Municipalities often benefit from revolving funds through no-interest loans and matching grants to help pay toward asset management projects on utility infrastructure. The issue with these mechanisms is the required match or repaying the loan. A unique opportunity came last year when funds were released at the federal level for local government to finance infrastructure projects without the need to repay or match any funds locally.
In March 2021, Congress authorized $65.1 billion in funding to state and local governments through the American Rescue Plan Act (ARPA) to support communities impacted by COVID-19. Governments have until December 31, 2024, to spend or allocate the money toward eligible projects. The Treasury Department provided guidelines for using the funds, including investments in water, sewer, or broadband infrastructure.
What makes ARPA separate from other state or federal funding options is the fund allocation and the requirements tied to the funds. While low-interest loans and matching grants are available annually for the purposes of infrastructure improvements, they require repayment or matching funds, which isn’t always an available resource when municipalities are operating under shoestring budgets. The only requirement for the ARPA money is that the funded project must fall within one of five categories:
- supporting public health expenditures
- addressing negative economic impacts
- replacing lost public sector revenue
- providing premium pay for essential workers
- investments in water, sewer, and broadband infrastructure
Having worked with and for municipalities for decades, and in my current positions as both SAM’s Local Government Market Lead and mayor of a small city in Missouri, I have seen firsthand how communities have benefited from the ARPA funds. In my experience with municipalities across the country, regulation compliance projects like infrastructure mapping couldn’t be done without the use of funding mechanisms. For my community, the ARPA funds were a once-in-a-generation opportunity. My city’s governing body has used these funds to improve the city’s utility infrastructure to support state and federal regulatory compliance. Other uses to benefit utility infrastructure can include mapping systems, inspections, water studies, MS4 systems – all of which have long-term benefits to maintaining utility networks.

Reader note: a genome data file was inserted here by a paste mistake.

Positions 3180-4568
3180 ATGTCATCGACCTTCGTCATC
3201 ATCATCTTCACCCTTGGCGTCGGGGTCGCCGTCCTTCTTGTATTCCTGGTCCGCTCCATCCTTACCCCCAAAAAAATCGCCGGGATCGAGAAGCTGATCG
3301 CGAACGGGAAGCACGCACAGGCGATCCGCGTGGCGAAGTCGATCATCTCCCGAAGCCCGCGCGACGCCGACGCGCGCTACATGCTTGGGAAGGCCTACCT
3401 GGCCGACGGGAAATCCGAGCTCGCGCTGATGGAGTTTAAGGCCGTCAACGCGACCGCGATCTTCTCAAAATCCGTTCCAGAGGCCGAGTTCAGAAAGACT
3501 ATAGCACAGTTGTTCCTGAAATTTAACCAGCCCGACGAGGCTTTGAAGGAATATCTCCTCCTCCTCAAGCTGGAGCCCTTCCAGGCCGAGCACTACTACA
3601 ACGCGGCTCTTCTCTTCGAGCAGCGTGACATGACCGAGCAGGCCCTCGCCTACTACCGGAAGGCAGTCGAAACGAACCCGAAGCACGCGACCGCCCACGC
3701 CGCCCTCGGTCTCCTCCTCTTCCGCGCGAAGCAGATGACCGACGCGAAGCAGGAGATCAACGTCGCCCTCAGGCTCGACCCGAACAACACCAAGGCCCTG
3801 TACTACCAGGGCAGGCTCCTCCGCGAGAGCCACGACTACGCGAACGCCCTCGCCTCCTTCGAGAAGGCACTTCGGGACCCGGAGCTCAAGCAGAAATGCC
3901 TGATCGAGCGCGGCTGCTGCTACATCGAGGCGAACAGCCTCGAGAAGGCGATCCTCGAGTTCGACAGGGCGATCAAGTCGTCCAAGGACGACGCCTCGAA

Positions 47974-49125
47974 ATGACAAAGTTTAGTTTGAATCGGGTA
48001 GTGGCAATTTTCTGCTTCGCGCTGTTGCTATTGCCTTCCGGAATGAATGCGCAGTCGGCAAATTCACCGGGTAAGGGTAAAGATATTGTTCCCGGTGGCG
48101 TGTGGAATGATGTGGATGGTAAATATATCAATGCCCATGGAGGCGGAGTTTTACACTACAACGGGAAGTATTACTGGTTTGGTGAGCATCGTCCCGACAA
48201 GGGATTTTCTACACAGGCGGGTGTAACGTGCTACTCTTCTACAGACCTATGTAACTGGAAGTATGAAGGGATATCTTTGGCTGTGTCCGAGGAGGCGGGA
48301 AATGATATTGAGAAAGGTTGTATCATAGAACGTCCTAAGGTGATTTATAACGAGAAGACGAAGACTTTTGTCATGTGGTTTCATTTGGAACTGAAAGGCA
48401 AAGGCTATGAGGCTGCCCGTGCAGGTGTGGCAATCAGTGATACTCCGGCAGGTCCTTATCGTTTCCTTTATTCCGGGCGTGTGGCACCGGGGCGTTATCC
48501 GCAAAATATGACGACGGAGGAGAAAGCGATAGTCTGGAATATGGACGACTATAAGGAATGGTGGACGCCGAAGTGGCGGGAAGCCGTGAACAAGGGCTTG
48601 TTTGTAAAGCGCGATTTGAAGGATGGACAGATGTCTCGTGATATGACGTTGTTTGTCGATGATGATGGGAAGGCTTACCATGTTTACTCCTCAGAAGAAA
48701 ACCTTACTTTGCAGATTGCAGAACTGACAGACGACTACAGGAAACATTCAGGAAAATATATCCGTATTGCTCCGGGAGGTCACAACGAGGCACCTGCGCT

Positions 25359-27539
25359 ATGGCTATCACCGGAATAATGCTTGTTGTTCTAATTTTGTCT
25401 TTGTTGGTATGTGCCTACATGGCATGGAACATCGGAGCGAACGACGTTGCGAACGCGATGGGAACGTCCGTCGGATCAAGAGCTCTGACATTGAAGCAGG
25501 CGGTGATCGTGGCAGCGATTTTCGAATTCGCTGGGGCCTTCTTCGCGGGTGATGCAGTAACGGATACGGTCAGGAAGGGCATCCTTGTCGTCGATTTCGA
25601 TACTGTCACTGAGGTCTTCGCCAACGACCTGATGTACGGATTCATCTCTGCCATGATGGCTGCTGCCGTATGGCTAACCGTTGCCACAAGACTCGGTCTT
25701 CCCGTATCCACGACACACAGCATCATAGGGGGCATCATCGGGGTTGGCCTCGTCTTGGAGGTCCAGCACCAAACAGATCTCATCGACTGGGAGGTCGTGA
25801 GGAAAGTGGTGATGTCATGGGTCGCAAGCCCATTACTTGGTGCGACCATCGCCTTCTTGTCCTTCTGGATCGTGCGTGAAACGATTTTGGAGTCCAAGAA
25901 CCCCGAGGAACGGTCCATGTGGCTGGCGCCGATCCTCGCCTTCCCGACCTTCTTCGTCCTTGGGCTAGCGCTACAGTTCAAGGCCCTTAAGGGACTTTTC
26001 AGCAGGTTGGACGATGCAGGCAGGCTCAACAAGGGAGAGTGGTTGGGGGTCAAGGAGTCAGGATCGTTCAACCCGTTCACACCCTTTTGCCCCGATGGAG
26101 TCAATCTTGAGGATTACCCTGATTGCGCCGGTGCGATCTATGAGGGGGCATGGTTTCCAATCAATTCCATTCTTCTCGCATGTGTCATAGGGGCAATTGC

The National League of Cities explains that municipalities should identify the drinking water, wastewater, or stormwater infrastructure investments that are of the highest priority for their own communities and know that eligibility is flexible for these projects as long as it relates to the overall category of “investing in water, sewer, and broadband infrastructure.”
For municipalities considering how to best utilize ARPA funds, one excellent option is investing in a geographic information system (GIS) to track utility assets and network inspections and ensure compliance with state and federal regulations. A GIS also enables municipalities with asset management capabilities that support project budgeting and infrastructure repair or replacement schedules. A GIS is an ever-evolving mechanism that can grow and develop alongside a community while easily transferring knowledge to avoid staff attrition.
Infrastructure projects can vary based on factors such as the city’s existing utility asset management capabilities or any long-term utility network goals established through needs assessments or community plan documents. State regulations can also influence how a municipality should invest in its utility networks.
If your municipality is unsure how to get started, reaching out to a professional firm for support is a good way to ensure your community gets the most out of the opportunity these funds represent.
SAM has supported hundreds of municipalities with infrastructure projects. Our experts can provide a comprehensive guide of how governments can move toward an asset management tool that can provide long-term support. To learn more about how SAM can help you utilize ARPA funds to support your city, contact our local government experts.